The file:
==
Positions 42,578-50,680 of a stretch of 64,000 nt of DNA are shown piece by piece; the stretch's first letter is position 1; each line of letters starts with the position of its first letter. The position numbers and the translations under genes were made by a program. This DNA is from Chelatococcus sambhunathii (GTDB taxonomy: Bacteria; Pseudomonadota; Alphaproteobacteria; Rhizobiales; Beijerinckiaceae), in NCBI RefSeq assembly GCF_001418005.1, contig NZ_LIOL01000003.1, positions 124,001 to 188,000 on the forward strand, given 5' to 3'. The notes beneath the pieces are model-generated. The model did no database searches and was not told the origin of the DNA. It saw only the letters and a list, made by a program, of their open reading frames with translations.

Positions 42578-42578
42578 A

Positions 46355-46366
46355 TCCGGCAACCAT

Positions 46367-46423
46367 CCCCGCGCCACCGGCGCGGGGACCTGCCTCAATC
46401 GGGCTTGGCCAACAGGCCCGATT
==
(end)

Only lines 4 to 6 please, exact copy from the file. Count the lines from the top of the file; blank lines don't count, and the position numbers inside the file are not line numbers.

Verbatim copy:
Positions 46355-46366
46355 TCCGGCAACCAT

Positions 46367-46423